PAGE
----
Portrait of a Neighborhood Movie House
I was on my way to the subway at 12th Street and Seventh Avenue when I was flooded with a whole age of memories of life in the Village circa 1950. I was staring at the Equinox, the new-age gym for the muscle bound mindset that now populates the neighborhood. Investment brokers, hedge fund managers, lawyers, celebrities, high salaried, the up and coming, that have pushed out the writers, painters and filmmakers. Even the butchers and bakers … gone. My wife calls it Upper Wall Street.
Dreaming back to the Greenwich Movie Theater that had long presided where the Equinox now stands, it was home for those of us who had gravitated to this unique part of New York City. I had arrived in the Village at age 17, an excited journalism student at NYU. It was love at first sight and movies were part of its DNA. The village was studded with art houses: Art on 8th Street and University Place, Waverly on 6th Avenue and 4th Street, Fifth Avenue Cinema on Fifth Ave off 13th Street and of course, The Greenwich on Greenwich Avenue and 12th Street.
We were introduced to the best that world cinema had to offer. There was no end of intellectual ferment, of international as well as home grown energy, bursting onto the Village screens. We had a ravenous appetite for film and couldn’t get enough. We were film vampires and we drank the blood of foreign films. It was like the air and we needed it to survive. The influences were profound, permanent and have lasted a lifetime. These films taught us how to live, laugh, promised us love and helped shape our lives; times have changed. One by one our favorite film houses were rent hiked out, leaving not a trace of their cultural and glorious past. For those of us still hanging around, a source of intellectual nourishment was now gone and Greenwich Village was poorer for it.
Yet standing there, I realized that I didn’t feel deprived. I had the QUAD. I admit to a bit of bias. Not only is the QUAD my film house of choice, it is in my hip pocket, around the corner from where I live. In 1972, a down period in New York City, a real estate operator had an inspiration. Going against the grain he turned an ordinary warehouse into the first multiplex in the area, one theater, four screens and called it the QUAD. He decided he wouldn’t show car crashes, action films or big budget studio films, but emphasize imaginative, evocative, stimulating films by young and talented filmmakers. In 1982, Maurice’s younger brother, Elliot Kanbar, became the QUAD’s President, the driving force, and the QUAD really hit its stride. Mr Kanbar said that his goal was “to show the best in independent feature, documentary and foreign films being made today.”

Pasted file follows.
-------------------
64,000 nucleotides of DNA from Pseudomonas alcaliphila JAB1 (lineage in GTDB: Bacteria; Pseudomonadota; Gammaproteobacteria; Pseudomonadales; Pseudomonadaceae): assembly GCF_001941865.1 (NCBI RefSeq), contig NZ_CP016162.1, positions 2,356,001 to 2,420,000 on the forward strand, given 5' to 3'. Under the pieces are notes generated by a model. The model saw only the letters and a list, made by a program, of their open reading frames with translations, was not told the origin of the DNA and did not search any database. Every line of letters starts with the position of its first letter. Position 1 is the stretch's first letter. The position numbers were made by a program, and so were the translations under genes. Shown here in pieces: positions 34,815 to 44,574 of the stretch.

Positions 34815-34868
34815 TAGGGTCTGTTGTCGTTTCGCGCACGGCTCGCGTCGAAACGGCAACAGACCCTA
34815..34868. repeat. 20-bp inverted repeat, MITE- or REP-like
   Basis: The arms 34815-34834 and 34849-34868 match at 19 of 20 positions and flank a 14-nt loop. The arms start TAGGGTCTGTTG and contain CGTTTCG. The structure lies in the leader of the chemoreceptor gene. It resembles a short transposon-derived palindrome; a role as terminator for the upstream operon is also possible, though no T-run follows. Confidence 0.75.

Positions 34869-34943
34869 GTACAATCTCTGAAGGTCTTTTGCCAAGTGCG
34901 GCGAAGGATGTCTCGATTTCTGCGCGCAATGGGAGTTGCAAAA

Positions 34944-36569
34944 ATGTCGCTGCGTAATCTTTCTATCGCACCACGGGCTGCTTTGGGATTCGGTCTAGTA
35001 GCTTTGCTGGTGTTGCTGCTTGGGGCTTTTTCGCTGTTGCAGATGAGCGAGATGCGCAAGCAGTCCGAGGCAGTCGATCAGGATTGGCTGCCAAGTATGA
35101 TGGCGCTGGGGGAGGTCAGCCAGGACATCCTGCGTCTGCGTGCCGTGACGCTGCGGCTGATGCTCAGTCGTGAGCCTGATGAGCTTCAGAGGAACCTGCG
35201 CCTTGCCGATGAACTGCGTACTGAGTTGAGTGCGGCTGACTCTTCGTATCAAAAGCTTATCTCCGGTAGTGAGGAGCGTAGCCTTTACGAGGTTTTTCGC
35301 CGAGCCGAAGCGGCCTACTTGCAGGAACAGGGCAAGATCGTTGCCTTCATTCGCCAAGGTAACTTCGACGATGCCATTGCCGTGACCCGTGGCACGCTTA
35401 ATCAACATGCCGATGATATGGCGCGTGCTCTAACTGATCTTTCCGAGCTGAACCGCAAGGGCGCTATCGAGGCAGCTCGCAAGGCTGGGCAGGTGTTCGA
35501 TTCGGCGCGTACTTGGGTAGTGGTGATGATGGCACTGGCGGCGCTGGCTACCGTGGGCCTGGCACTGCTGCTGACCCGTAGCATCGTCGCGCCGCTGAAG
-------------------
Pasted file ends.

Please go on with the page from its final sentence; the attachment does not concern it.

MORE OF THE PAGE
Elliot Kanbar, an energetic gentleman of an age, obviously loves film, acts on his passion and is concerned for its future. He said recently, “the old distribution model is broken. Filmmakers today must adapt to new ways for a new time.” He explained that it isn’t enough to get a film produced, “this isn’t the sand box we’re playing in. You’ve got your film in the can, now what?”
To answer this critical question, Kanbar has initiated an aggressive, optimistic, do-able program to assist filmmakers in a practical, purposeful, financially viable way to get their films before the public, have them reviewed, giving them a platform to fulfill their potential. Asked specifically, what it was he was doing, he outlined his program.
“Quadflix SELECT is an alternative for filmmakers who feel shut out of the system and are left with the prospect of their films gathering dust on the shelf. Quadflix enables independent films to open in prestigious Greenwich Village, New York City, the centre of the film universe. The crowning glory of the program is that it enables the breaking film to be reviewed by major New York film critics. These reviews of course help in acquiring further distribution.”
Very much tuned in to today, Kanbar went on to add, “Quadflix ONLINE offers filmmakers the opportunity to market their films on the most popular online platforms such as iTunes, Amazon, Netflix, Hulu, YouTube, Vudu, Google Play, Zeene and Sony Play Station. If nobody knows you are there, how do they let you in?”
He explained the goal of the QUAD was to be a destination, “an oasis, a safe harbor where independent screenwriters, directors, producers, and unique niche distributors, could come and take advantage of the QUAD’s welcoming and sympathetic approach. We’d like them to think of the QUAD as home base, a kind of starting line. We’d like to function as a wellspring, a launching pad, a pipeline to the larger public film market.”
The QUAD fits snugly into the Westside of Greenwich Village in addition to playing its part in the bigger picture American Film scene and I was impressed. Elliot Kanbar smiled confidently, “the best part is that what we’re doing is all realistic, not theory. It’s happening as we speak.”
All I can add is, hail Elliot Kanbar and the QUAD Cinema. Long may they wave.